128,265 128,732 129,526 130,780 131,640

· Because the September 1998 CJEC supervised populations projections do not incorporate all of the population types used by the department there is a mismatch between actual and projected populations.

On the risk assessment front, a new statewide-automated offenders risk classification system is being fine-tuned and staff trained to use it. This system enables us to more effectively use our resources and pinpoint supervision of an offender at the risk level posed to the community and the supervising CPO.

A correctional probation officer enhances public safety by being on the streets supervising offenders closely, constantly, and accurately in the community. To improve this capability, the department is pursuing a pilot test of the Probation Officer's Workstation (POW). POW automates offender case management through monitoring and documenting an offender's compliance with court/release authority orders, making an offender less of a threat in the community. POW advises the officer of high-risk contact requirements, program participation needs, urinalysis requirements, monetary obligations, etc. Offender information is on a live, statewide accessible database that improves investigative crossfeeds, data gathering for new offenses or technical violations if they occur. POW improves the officer's time management and case documentation accuracy and gets the CPO out of the office and on the community streets quicker.

Florida experienced a 3.8 percent decrease in the overall volume of index crimes (murder, forcible sex offenses, robbery, aggravated assault, burglary, larceny, and motor vehicle theft) compared to the 1997 semi-annual crime statistics.


Objectives and Strategies

Objective 1-2.1:

Reduce the percentage of offenders who revoked or absconded from supervision from a baseline of 38.4% and 4.4% (FY 95-96) respectively to 36% and 4% by June 2004

Note: Legislative Budget Request 4, Close Risks Supervision supports this objective.

Projection Table
  FY 99-00 FY 00-01 FY 01-02 FY 02-03 FY 03-04
Revoked 37.9% 37.4% 36.9% 36.4% 36%
Absconded 4.3% 4.2% 4.1% 4.08% 4.0%


Strategies:

  1. Supervise 75 percent of the eligible community supervised population under the intensive or close protocol, under the offender risk classification designation. Lead Unit: Community Corrections
  2. Ensure a correctional probation specialist supervises all cases currently in close status. Lead Unit: Community Corrections; Support Units: Administration, Executive Services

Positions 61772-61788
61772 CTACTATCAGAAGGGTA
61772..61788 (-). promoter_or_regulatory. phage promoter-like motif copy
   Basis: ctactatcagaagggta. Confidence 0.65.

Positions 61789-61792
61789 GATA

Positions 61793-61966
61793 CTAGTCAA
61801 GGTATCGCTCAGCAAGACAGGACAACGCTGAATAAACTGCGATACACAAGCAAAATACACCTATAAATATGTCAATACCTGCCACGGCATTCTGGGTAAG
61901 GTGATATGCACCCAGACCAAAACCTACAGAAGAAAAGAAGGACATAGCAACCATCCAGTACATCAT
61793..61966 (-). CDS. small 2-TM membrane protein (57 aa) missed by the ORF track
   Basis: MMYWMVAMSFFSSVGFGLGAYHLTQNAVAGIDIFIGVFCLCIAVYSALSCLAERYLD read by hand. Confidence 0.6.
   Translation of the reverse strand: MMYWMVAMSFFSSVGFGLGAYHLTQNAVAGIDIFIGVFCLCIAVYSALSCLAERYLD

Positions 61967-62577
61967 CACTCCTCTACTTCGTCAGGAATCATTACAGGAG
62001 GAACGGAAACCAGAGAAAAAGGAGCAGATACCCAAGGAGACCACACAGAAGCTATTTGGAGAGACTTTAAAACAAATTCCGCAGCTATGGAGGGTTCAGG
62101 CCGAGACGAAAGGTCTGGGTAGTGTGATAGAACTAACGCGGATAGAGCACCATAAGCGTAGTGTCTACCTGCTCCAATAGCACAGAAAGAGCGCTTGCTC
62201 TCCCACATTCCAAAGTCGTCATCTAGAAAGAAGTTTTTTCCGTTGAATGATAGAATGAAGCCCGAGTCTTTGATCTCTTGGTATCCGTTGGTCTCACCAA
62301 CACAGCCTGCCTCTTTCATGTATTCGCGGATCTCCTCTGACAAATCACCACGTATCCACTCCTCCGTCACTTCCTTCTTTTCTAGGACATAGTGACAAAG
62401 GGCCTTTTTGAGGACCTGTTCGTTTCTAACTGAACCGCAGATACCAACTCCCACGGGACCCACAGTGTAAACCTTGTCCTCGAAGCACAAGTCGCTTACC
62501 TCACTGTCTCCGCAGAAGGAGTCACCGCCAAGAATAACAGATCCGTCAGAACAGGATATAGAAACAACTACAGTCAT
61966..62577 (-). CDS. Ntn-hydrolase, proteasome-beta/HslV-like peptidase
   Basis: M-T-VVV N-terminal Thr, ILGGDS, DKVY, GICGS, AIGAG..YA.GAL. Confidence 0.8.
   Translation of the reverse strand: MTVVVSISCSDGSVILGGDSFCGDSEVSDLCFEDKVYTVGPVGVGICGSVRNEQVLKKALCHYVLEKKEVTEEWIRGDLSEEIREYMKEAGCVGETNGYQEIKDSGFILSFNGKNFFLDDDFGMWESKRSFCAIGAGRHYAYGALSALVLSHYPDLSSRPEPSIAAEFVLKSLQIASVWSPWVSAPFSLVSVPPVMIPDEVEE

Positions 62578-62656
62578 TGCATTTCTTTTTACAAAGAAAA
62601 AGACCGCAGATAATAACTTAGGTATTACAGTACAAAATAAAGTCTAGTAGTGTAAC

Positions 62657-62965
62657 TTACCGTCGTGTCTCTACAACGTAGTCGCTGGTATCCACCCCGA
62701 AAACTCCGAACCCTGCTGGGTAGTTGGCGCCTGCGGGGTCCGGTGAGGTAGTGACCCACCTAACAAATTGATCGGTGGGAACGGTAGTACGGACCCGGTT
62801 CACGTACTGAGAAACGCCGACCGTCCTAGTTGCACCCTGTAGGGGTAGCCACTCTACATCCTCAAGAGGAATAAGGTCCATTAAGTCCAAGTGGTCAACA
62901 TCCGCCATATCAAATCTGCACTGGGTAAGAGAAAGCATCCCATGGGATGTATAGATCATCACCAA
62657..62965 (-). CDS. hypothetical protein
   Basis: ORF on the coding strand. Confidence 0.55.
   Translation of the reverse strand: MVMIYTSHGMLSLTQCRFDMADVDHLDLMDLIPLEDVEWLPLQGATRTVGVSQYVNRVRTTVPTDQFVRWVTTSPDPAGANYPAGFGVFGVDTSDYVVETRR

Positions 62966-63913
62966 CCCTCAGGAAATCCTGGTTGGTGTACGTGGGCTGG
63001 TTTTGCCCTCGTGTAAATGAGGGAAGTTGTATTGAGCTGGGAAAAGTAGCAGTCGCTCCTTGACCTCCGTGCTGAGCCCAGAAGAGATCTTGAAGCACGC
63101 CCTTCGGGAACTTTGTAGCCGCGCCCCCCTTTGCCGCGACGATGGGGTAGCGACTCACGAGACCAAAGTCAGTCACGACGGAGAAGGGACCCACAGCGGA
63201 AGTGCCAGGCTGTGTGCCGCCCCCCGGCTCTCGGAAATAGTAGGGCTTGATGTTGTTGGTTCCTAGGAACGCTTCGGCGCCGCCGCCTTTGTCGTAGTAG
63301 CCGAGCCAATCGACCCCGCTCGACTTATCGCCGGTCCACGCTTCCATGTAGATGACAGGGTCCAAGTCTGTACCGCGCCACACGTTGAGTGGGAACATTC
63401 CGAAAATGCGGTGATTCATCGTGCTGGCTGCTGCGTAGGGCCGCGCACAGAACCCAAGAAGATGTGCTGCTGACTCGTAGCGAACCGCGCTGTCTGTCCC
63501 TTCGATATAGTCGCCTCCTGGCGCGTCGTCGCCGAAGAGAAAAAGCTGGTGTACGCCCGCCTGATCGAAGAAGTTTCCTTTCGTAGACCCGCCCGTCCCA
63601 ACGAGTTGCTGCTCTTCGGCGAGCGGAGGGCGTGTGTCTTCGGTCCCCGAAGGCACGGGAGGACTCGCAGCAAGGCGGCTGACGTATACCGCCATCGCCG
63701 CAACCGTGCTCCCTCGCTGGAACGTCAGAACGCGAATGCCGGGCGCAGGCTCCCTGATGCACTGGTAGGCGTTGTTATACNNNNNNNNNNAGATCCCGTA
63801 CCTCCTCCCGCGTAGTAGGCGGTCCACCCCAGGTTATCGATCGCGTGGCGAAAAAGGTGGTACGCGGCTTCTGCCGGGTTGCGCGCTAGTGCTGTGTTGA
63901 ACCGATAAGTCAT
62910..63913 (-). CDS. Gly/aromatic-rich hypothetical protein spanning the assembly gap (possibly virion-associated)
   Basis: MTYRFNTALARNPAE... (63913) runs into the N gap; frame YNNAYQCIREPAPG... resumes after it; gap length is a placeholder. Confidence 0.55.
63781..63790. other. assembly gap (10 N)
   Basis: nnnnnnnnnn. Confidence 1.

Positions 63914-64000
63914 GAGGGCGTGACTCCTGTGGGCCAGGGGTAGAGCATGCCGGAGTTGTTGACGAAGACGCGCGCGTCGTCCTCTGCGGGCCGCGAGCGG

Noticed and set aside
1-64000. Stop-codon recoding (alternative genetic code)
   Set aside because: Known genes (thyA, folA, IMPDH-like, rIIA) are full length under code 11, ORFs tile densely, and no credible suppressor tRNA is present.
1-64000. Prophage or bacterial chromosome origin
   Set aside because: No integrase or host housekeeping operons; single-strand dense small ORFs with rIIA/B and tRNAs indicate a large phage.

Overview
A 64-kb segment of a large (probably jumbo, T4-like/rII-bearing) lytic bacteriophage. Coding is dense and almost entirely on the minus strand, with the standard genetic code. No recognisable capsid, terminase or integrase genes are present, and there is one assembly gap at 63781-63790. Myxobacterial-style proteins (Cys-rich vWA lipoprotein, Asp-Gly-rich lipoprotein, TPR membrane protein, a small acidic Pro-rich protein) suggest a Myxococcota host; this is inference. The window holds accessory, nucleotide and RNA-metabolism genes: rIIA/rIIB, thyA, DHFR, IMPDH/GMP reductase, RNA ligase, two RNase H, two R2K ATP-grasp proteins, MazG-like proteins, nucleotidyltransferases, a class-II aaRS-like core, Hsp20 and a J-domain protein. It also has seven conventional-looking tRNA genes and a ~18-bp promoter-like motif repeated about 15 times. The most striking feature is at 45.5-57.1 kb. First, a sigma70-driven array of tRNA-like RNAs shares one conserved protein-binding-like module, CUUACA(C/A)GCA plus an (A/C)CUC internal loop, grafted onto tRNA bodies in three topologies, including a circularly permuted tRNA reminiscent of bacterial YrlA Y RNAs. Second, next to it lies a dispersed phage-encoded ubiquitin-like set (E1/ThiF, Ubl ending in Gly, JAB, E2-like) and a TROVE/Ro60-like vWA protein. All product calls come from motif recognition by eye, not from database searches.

3. Construct an integrated and automated offender needs assessment system that has appropriate linkage to the automated offender risk classification system. Lead Unit: Community Corrections; Support Unit: Executive Services
  4. Establish new training and enhance existing training to accomplish objective. Lead Unit: Community Corrections; Support Unit: Executive Services
  5. Maintain and strengthen partnerships with state attorneys, clerks of the court, sentencing judges and other criminal justice agencies. Lead Unit: Community Corrections; Support Unit: Executive Services
  6. Increase percent of offenders provided "Client Management Classification" assessment from current level. Lead Unit: Community Corrections
  7. Increase number of monthly personal contacts with offenders supervised in the community. Lead Unit: Community Corrections

Objective 1-2.2: Reduce the new offenses committed while an offender is on community supervision or in a community program/facility by 2%(570) from baseline of 28,444* (FY 1995-96) by June 2004.


Note: Legislative Budget Request 10, Microcomputer and local areas Network (SAN) Systems; Field Officer Security and Communications Systems, supports this objective.

Projection Table
FY 99-00 FY 00-01 FY 01-02 FY 02-03 FY 03-04
28,330 28,216 28,102 27,988 27,874

Strategies:

  1. Provide suitable programs (educational, substance abuse, mental health) for identified offenders. Lead Unit: Community Corrections; Support Unit: Administration
  2. Improve transition linkages as offenders are released into the community. Lead Units: Community Corrections, Security and Institutional Management; Support Unit: Administration
  3. Monitor and supervise all offenders with an automated offender case management system. Lead Unit: Community Corrections; Support unit: Executive Services
  4. Implement the Probation Officer Workstation (POW) automated case management system. Lead Unit: Community Corrections; Support unit: Executive Services